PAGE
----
Oil and gas finds lift western Indian Ocean prospects

(Seychelles News Agency) - “Western Indian Ocean is increasingly becoming a hot spot as reflected by the numerous discoveries of oil and gas resources in the sub-region. From Mozambique to Somalia, energy resource discoveries are drawing global attention,” says Dr Carlos Lopes, the Executive Secretary of the United Nations Economic Commission for Africa (UNECA) in reference to the hydrocarbon bonanza which has gripped the region.

“Gas discoveries in Mozambique and Tanzania, oil deposits and new discoveries in South Sudan and Uganda, offering of deep ocean exploration rights in Madagascar, Tanzania and recently in Seychelles - after a two years moratorium has opened the western Indian Ocean region to energy resource interests, including from China and India.”


In June last year the Indian Ocean island nation of Seychelles best known as a tourist haven joined the hydrocarbon fever that had spread across the entire western Indian Ocean. This was when it invited oil and gas exploration companies to bid for exploration oil blocks after its two year moratorium lapsed. This exploration freeze gave Seychelles time to review its energy sector’s legislation and consult with the industry and the Seychellois public in setting new rules for bidders. Seychelles was not new to oil surveys as it had conducted several assessments in the 90s.

“We decided to get a clear framework and adopted best practices and legislation from successful countries such as Norway,” says Jean Paul Adam, Seychelles Foreign Affairs minister. “The moratorium was meant to give us a better understanding and help us lay a proper foundation for oil and gas exploration in our country. We had to get it right from the start.”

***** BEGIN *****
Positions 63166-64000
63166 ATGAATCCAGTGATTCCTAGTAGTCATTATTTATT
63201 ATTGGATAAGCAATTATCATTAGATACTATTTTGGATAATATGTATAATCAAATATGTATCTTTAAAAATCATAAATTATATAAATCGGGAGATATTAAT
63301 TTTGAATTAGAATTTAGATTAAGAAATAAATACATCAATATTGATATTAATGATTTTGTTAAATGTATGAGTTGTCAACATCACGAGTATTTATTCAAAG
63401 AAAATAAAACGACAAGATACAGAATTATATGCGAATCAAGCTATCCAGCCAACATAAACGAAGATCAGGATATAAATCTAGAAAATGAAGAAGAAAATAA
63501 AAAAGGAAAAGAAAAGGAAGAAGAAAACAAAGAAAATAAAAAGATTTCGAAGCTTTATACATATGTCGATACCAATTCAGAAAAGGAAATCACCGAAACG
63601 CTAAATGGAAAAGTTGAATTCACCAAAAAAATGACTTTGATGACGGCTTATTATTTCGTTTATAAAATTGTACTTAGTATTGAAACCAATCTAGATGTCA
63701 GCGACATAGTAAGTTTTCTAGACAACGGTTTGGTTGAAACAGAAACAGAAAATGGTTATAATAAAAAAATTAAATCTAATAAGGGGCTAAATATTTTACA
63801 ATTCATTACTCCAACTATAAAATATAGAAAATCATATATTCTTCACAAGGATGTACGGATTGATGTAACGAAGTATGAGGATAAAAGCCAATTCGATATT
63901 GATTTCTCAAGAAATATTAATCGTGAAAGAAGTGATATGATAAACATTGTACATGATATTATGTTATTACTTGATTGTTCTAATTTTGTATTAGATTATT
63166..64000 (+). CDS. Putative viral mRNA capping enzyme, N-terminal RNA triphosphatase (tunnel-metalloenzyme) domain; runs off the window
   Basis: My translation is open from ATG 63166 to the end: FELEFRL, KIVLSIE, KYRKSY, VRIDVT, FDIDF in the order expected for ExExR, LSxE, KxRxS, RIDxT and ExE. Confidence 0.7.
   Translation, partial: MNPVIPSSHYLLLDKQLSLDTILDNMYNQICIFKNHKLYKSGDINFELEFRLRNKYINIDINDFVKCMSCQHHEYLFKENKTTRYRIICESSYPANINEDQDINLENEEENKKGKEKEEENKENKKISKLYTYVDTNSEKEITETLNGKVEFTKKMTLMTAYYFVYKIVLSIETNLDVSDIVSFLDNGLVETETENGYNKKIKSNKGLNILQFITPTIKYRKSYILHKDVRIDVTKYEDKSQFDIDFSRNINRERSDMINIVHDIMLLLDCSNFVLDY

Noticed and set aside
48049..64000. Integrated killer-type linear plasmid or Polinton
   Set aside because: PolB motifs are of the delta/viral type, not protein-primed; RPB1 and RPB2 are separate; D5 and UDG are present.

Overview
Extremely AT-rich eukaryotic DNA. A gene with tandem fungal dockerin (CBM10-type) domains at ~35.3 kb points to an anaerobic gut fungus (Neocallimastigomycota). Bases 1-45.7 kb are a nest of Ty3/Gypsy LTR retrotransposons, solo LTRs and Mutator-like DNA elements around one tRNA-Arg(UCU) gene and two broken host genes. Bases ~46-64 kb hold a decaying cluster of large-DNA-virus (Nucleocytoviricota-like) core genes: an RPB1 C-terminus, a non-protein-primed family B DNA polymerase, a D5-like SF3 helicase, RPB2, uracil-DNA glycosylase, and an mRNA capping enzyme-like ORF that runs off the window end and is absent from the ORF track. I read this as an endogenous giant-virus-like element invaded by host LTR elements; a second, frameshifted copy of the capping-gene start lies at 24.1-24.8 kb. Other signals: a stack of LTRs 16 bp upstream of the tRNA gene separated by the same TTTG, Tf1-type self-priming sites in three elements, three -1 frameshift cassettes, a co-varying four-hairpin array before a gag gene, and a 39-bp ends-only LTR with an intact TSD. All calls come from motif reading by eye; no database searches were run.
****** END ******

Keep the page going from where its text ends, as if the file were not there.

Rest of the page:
At the time of the Seychelles exploration embargo WHL Energy an Australian firm and Afren Plc held offshore Seychelles petroleum exploration licenses. Early this year Ophir Energy a UK-based energy concern farmed in to earn a 75 per cent interest in WHL’s Seychelles stake.

Aware of the quest that has swept across the western Indian Ocean region in the last five years Seychelles decided to start with the policy framework before allowing prospective oil companies access to oil and gas blocks. “We signed the Extractive Industries Transparency Initiative (EITI) because we felt that it was better that oil companies know what they will be required to do upfront which essentially means a responsive industry.” Adam says. “In some cases it has been a disincentive. Some companies realized that it is easier to go to other places where there are less stringent rules.”